Tenor Giuseppe Di Stefano dead at 86
the associated press
Tuesday, March 4th 2008, 4:00 AM
ROME – Giuseppe Di Stefano, one of the greatest tenors of the 20th century and a celebrated singing partner of soprano Maria Callas, died Monday, his wife said. He was 86.
Di Stefano died at home in Santa Maria Hoe, north of Milan, from injuries sustained in a November 2004 attack at his family’s villa in Kenya, wife Monika Curth said.
Unidentified assailants struck the retired tenor on the head during the attack. Di Stefano underwent surgery twice in Mombasa before being flown to Milan. He awakened from a coma, but never fully recovered.
“He was 100% disabled, he couldn’t even eat alone,” Curth said. “Lately he frequently had colds and pneumonia.”
Di Stefano, born in Sicily in 1921, made his debut in 1946 in the northern city of Reggio Emilia with Massenet’s “Manon,” and went on to sing at the world’s top opera houses, including Milan’s La Scala, New York’s Metropolitan, and in Vienna and Berlin.
His last performance was in Rome in 1992.
Note: I mention Di Stefano’s passing here because I am reminded of my good friend – the late, great John Martin. John was a devout Jeanette and Nelson fan and it was his persistence and genius that resulted in Jeanette’s “lost” Fox films being saved for us to enjoy today. Those of you who attended early Mac/Eddy club events in Los Angeles will remember John as both our film projectionist and piano accompanist for singers at our events.
In his younger years, John lived in New York City. As an accompanist he moved in musical circles and saw all the of operatic greats of that era. I asked him once who were the most memorable stars he’d seen in person (aside from Jeanette and Nelson, of course). For Wagnerian opera – Lauritz Melchior and Kirsten Flagstad in Tristan and Isolde. For the opera Andrea Chenier: Mario del Monaco and Renata Tebaldi. For several other operas: Maria Callas and Giuseppe Di Stefano.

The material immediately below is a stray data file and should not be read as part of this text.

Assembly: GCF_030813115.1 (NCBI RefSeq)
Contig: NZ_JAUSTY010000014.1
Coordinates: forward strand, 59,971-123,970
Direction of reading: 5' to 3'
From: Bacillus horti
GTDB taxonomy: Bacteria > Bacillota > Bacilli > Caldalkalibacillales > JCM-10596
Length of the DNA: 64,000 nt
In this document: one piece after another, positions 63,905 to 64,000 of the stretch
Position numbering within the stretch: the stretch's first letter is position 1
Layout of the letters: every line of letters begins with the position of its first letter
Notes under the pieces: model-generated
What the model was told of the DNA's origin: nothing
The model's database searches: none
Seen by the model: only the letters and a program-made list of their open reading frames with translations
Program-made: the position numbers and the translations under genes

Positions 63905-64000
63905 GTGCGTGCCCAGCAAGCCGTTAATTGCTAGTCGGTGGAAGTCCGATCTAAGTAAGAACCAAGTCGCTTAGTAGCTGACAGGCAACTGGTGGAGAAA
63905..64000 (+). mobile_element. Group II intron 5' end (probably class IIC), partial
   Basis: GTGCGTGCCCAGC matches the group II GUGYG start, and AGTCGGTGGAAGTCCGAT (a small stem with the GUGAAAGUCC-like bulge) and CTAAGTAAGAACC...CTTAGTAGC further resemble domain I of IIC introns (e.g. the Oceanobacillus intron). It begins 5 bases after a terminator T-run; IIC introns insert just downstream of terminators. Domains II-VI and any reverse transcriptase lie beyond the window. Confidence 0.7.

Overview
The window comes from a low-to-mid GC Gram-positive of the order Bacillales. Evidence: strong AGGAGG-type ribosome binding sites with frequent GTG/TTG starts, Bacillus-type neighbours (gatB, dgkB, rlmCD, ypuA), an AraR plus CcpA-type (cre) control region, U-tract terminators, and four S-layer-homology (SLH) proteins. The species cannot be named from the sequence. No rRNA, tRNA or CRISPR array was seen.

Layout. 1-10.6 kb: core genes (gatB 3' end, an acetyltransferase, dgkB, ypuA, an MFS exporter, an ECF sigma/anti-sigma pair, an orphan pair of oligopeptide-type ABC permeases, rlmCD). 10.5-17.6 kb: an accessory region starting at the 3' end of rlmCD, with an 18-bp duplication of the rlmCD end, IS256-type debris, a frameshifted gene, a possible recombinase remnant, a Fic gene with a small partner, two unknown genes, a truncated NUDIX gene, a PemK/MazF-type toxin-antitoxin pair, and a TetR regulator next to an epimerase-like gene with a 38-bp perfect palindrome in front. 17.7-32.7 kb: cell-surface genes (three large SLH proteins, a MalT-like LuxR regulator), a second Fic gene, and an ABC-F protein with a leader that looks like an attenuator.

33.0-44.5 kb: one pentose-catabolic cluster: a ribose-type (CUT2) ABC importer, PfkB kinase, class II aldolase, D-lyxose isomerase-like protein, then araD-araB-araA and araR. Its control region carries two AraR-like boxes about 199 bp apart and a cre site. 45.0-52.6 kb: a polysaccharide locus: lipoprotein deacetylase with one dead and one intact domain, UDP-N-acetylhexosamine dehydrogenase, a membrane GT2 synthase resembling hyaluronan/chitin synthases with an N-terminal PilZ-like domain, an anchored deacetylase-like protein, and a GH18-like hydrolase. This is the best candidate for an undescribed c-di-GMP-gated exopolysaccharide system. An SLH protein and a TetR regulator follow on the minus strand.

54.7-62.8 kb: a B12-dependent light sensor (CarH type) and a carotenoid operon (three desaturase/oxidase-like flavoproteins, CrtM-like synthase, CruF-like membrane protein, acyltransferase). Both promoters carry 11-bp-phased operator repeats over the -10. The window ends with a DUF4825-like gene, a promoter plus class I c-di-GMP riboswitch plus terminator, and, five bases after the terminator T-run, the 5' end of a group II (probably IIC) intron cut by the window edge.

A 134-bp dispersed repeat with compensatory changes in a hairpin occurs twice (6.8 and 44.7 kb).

John explained that some of the above may not have had the greatest voices from a technical point of view but seeing them in a live performance was a totally different story. And sometimes a particular performance was simply – magic.
I understood what John was saying. My paternal grandmother nearly half of her life in New York City, deeply involved in the music world. She, for instance, saw Jeanette on Broadway and heard Nelson’s debut in Beethoven’s 9th at Lewisohn Stadium. I once asked her the same question: what was the greatest live performance she’d ever seen? Her response: Caruso live at the Met, in any opera. She sniffed at listening to “restored” Caruso records, saying that he didn’t sound anything like that in person, you had to be there to experience it.
I am reminded repeatedly by those who saw Nelson or Jeanette live in concert, that they were “even better” singers off-screen than on. For Jeanette, we at least have one of her Hollywood Bowl recitals on CD that shows how in love with her that audience was – screaming and shouting their love – and song titles that they wanted her to sing! One wishes that a concert recording of Nelson’s from the earlier days would surface, although we can “feel the love” from the audiences at some of his live radio shows.
One wonders where the generations of the 21st century will find their opera greats. The Metropolitan Opera is making an effort to find new audiences by broadcasting live performances in movie theaters in High Definition. Young baritone Josh Groban is probably the closest singer we have today to Nelson Eddy – an operatic voice who has successfully crossed over to rock star fame.